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How do sobriety tests determine a driver’s condition?

On Behalf of | Feb 26, 2024 | DUI

The police use several methods of collecting evidence when it’s suspected that a driver is drunk or violating traffic laws. A driver may be questioned about their condition, for example. Or, the police may notice an open bottle of alcohol or bills in a driver’s vehicle. 

If the police can not collect enough evidence with questions alone, they may ask a driver to do a field or chemical sobriety test. Here’s what the police can find with both tests: 

Using field sobriety tests to find signs of inebriation

A field sobriety test is a physical examination that helps the police spot signs of inebriation. The National Highway Traffic Safety Administration has three types of standardized field sobriety tests. Here’s what you should know about each:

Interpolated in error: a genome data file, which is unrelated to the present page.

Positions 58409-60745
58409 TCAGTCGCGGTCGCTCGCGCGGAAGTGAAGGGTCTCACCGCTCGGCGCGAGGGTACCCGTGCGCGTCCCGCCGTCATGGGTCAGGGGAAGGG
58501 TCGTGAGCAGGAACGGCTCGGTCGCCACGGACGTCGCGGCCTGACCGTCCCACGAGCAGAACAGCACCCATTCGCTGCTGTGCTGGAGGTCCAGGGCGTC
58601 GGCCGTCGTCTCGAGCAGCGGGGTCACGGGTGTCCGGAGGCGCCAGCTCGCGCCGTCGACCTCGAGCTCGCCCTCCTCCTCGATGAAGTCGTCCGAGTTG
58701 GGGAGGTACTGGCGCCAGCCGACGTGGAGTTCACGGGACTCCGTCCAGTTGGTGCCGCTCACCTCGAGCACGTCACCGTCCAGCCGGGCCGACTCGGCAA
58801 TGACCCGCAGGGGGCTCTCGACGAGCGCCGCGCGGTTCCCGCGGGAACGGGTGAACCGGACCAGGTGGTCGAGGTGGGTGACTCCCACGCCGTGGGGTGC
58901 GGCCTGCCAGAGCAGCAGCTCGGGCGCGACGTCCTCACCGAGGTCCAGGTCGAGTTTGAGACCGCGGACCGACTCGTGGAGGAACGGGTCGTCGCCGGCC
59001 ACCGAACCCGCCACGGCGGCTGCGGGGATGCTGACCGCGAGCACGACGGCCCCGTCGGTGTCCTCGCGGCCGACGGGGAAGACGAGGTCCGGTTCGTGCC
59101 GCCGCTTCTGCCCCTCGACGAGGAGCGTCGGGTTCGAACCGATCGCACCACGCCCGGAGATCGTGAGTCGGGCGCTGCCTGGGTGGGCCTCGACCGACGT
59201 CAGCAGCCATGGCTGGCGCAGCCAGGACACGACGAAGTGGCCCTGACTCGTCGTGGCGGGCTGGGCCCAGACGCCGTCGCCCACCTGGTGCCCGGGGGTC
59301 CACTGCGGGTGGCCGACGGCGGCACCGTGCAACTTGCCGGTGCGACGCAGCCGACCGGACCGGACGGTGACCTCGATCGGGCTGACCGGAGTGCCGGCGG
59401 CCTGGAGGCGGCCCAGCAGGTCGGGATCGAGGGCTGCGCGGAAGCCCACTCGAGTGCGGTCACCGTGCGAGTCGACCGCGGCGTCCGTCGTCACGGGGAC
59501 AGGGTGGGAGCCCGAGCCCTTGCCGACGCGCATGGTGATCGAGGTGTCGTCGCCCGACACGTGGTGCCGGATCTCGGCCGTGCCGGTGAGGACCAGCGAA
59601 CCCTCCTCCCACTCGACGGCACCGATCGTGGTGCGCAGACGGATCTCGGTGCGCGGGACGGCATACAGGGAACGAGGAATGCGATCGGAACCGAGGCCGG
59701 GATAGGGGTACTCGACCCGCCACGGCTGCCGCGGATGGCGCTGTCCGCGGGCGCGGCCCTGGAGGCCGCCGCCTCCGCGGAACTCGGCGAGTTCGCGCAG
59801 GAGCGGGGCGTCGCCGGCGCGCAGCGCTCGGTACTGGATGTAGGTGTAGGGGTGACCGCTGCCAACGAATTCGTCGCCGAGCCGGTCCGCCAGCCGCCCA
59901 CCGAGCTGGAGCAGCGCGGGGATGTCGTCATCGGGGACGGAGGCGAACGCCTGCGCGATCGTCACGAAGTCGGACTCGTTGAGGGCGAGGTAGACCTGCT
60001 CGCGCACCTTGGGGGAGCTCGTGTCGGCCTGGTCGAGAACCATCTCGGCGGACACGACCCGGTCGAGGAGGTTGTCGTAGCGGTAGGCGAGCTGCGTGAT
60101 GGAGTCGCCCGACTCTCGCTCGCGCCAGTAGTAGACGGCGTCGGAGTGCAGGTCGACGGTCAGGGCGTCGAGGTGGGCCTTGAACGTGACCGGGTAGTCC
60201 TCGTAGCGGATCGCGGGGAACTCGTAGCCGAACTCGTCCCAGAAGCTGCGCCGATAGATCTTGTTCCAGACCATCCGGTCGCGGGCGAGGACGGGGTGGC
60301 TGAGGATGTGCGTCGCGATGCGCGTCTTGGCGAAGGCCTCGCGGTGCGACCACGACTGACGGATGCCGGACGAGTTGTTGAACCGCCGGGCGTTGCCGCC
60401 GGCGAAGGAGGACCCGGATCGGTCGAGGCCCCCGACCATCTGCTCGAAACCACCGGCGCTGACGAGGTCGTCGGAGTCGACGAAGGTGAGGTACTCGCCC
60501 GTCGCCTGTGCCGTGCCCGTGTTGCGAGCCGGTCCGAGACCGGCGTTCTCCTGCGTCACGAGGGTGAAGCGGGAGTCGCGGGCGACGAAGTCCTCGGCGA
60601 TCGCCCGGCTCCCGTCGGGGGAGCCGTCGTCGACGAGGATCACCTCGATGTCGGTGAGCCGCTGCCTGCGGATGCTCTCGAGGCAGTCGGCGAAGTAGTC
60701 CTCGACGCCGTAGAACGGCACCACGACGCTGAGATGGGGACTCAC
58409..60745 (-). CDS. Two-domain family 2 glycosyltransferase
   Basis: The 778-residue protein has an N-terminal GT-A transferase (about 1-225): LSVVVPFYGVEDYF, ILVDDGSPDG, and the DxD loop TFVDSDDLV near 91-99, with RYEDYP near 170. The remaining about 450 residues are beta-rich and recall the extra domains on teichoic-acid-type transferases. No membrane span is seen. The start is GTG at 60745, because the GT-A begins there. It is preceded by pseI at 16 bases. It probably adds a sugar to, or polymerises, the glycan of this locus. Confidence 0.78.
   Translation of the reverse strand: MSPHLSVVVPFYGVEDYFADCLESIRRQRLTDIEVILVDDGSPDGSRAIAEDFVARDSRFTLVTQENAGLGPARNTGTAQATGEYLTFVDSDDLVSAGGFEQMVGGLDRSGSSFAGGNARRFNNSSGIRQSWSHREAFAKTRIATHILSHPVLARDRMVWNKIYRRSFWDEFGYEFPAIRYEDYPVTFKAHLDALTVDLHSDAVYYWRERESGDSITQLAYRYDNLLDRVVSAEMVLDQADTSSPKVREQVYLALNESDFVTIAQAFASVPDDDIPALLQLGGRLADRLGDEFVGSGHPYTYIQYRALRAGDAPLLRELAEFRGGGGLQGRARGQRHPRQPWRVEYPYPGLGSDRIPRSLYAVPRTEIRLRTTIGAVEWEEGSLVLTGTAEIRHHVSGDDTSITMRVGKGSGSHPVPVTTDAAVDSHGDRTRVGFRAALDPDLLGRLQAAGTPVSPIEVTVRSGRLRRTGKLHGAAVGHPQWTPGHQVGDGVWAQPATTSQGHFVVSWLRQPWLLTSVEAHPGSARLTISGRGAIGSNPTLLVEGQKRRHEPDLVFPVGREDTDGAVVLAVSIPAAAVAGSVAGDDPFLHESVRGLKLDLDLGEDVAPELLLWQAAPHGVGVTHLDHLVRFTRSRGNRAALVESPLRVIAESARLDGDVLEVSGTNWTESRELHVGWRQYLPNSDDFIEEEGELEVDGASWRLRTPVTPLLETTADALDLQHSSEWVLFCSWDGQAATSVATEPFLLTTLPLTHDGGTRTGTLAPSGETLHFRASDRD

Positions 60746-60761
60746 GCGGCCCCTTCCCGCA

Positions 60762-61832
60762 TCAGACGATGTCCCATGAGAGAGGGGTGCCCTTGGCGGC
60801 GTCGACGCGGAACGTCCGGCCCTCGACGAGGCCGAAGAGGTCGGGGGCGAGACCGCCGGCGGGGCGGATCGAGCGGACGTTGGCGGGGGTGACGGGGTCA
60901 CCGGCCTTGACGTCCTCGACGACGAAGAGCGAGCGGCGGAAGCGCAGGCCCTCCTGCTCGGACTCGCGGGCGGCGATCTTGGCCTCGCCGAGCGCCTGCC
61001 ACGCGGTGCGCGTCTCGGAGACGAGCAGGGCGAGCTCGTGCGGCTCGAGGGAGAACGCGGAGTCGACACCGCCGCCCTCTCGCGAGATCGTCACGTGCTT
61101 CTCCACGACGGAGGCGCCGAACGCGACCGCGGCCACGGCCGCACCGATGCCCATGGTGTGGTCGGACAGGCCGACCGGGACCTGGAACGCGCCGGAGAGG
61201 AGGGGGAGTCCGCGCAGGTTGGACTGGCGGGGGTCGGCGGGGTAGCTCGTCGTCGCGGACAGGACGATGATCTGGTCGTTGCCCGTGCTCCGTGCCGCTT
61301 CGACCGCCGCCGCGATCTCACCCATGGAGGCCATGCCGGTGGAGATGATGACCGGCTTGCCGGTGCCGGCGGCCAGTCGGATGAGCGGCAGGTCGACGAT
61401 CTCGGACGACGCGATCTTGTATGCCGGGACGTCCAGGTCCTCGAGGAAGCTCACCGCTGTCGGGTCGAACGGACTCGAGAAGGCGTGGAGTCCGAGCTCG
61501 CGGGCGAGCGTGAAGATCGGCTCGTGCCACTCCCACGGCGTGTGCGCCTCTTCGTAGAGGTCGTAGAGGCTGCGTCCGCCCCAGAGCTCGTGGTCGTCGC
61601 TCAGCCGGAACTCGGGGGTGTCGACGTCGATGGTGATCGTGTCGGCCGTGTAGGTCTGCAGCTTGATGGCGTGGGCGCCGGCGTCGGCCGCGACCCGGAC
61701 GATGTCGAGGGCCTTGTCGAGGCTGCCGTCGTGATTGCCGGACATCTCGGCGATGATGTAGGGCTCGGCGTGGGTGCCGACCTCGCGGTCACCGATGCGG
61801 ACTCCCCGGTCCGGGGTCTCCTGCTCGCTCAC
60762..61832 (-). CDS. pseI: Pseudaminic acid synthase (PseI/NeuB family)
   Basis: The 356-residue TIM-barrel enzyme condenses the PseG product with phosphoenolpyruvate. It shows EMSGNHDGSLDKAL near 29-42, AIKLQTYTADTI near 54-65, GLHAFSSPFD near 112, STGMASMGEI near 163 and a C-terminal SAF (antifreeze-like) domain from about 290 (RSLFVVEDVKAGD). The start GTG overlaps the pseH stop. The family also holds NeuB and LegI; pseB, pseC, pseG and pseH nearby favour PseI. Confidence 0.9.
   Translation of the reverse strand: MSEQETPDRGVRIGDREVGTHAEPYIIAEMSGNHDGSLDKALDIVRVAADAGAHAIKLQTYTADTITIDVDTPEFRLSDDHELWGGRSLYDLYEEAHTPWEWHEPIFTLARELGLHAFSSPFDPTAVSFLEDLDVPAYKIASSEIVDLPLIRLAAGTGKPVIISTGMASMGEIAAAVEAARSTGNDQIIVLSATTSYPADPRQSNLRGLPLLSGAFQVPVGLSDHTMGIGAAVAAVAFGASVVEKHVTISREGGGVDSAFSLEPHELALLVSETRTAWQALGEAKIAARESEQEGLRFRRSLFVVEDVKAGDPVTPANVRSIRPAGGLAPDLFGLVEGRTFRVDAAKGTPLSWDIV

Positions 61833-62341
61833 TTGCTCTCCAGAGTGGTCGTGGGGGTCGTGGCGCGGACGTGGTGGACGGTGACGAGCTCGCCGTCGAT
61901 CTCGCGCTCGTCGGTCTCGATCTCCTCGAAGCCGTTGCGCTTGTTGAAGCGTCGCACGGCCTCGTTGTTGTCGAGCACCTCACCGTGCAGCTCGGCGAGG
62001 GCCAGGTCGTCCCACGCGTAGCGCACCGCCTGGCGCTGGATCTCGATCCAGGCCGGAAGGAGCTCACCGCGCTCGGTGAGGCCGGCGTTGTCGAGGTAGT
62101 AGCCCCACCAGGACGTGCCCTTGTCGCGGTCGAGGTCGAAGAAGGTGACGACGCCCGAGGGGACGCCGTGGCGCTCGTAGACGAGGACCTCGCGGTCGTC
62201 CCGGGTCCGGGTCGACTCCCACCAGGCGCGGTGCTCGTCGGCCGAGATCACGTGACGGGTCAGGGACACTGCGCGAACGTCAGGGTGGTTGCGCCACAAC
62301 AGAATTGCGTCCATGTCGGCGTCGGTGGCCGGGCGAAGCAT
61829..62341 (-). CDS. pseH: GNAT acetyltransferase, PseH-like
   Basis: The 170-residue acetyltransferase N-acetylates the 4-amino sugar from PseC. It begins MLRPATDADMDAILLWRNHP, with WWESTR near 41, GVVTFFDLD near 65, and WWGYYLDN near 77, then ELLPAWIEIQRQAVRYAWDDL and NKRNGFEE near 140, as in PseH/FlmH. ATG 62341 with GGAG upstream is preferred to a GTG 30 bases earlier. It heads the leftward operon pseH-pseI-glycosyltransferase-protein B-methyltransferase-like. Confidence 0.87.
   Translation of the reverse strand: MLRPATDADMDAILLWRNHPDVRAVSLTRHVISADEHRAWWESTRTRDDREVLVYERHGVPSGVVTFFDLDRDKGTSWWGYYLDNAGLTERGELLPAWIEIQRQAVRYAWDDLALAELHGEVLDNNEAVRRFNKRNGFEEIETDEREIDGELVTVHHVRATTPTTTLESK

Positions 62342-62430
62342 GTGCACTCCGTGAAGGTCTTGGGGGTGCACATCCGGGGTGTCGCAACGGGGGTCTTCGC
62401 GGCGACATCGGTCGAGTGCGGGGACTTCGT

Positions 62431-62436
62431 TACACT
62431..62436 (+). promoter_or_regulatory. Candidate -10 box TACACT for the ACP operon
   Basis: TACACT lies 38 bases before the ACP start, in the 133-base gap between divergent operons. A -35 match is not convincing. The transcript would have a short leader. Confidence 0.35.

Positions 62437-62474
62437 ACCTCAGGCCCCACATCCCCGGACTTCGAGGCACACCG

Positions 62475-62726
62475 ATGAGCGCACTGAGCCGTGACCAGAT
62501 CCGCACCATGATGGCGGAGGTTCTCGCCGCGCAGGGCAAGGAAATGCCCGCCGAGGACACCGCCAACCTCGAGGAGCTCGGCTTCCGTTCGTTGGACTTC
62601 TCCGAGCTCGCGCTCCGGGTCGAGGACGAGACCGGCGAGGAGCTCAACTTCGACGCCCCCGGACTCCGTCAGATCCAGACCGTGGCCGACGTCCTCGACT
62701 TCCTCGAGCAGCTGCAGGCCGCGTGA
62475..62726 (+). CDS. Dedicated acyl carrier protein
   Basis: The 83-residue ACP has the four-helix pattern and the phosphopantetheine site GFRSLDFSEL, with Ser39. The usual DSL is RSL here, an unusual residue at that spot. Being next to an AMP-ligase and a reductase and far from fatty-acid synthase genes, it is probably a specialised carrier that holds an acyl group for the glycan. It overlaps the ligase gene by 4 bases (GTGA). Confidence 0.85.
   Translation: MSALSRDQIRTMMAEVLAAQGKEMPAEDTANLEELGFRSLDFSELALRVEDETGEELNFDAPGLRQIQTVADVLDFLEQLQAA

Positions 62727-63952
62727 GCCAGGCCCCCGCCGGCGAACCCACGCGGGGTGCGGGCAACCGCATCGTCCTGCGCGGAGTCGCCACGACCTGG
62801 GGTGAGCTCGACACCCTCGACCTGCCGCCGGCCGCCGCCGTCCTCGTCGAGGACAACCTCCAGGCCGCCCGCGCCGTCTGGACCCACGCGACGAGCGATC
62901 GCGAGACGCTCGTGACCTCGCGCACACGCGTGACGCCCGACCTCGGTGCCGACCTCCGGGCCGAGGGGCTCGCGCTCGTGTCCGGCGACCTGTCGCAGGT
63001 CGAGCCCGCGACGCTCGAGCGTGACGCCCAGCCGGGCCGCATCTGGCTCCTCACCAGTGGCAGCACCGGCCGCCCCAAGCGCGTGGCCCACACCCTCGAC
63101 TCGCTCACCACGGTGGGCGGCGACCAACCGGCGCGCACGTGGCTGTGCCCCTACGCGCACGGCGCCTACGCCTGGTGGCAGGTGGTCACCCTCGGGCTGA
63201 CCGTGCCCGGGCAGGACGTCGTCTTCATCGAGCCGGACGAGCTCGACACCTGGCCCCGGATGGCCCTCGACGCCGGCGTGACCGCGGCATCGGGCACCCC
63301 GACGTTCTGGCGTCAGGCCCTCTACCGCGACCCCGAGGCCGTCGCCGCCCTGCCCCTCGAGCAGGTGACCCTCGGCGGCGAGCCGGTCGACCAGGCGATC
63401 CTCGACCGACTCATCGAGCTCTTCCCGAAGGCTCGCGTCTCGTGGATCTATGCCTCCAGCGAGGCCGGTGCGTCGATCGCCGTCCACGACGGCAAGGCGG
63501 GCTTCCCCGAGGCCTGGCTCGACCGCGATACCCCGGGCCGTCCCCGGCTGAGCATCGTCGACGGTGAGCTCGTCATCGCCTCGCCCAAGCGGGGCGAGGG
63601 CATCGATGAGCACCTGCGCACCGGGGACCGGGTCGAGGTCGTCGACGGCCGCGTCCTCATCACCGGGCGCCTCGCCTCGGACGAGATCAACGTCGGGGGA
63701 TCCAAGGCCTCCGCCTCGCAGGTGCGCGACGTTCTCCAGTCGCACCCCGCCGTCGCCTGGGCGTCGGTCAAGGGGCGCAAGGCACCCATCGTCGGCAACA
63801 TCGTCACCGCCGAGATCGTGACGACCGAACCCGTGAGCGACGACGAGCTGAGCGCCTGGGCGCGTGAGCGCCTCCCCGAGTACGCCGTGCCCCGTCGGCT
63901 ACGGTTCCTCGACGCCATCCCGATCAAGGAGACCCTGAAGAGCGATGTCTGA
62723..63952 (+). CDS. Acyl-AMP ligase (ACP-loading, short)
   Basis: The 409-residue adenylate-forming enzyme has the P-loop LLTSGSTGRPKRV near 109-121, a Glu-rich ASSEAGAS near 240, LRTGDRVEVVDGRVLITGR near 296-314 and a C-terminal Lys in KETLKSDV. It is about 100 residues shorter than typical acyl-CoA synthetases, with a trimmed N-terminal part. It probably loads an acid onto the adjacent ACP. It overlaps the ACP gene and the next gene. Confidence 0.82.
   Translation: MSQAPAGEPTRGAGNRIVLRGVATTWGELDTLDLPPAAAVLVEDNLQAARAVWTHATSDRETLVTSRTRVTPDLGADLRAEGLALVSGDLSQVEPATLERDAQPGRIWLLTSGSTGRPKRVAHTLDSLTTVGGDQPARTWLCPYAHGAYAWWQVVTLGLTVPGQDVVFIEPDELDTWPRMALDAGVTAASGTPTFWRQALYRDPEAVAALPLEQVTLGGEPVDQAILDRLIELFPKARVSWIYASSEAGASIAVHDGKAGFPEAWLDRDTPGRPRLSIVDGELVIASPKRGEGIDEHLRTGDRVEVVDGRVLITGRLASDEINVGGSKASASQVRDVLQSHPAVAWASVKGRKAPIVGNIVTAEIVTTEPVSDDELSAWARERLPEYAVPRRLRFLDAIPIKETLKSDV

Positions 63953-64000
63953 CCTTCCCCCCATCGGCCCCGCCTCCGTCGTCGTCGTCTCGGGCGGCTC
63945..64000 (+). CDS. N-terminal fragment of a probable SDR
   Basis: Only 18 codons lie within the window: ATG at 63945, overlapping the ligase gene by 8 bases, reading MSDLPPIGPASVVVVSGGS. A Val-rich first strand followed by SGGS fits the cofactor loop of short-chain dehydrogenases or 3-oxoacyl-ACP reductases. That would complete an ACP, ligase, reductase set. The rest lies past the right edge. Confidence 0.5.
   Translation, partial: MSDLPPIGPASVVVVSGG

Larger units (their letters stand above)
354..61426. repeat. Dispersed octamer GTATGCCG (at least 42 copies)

• Horizontal gaze nystagmus test: The police can spot signs of inebriation by spotting flickering movements in a driver’s eyes. 
  • Walk-and-turn test: A driver may appear inebriated if they stumble or fall during this test. 
  • One-legged stand test: Falling over, putting a foot down or losing balance may be indications of inebriation during this test.

These tests are not always accurate. If a driver has medical conditions or takes medication, then the police may mistakenly consider a driver drunk.

Using chemical sobriety tests to evaluate a driver’s BAC

Chemical sobriety tests evaluate the amount of alcohol found in a driver’s blood, which is also called the blood alcohol content (BAC). A driver may be asked to take a blood, breath or urine test. Drivers may refuse a chemical sobriety test. However, refusal of a post-arrest chemical sobriety test can lead to severe criminal consequences. 

Further guidance may be necessary if you believe your legal rights were violated during a traffic stop.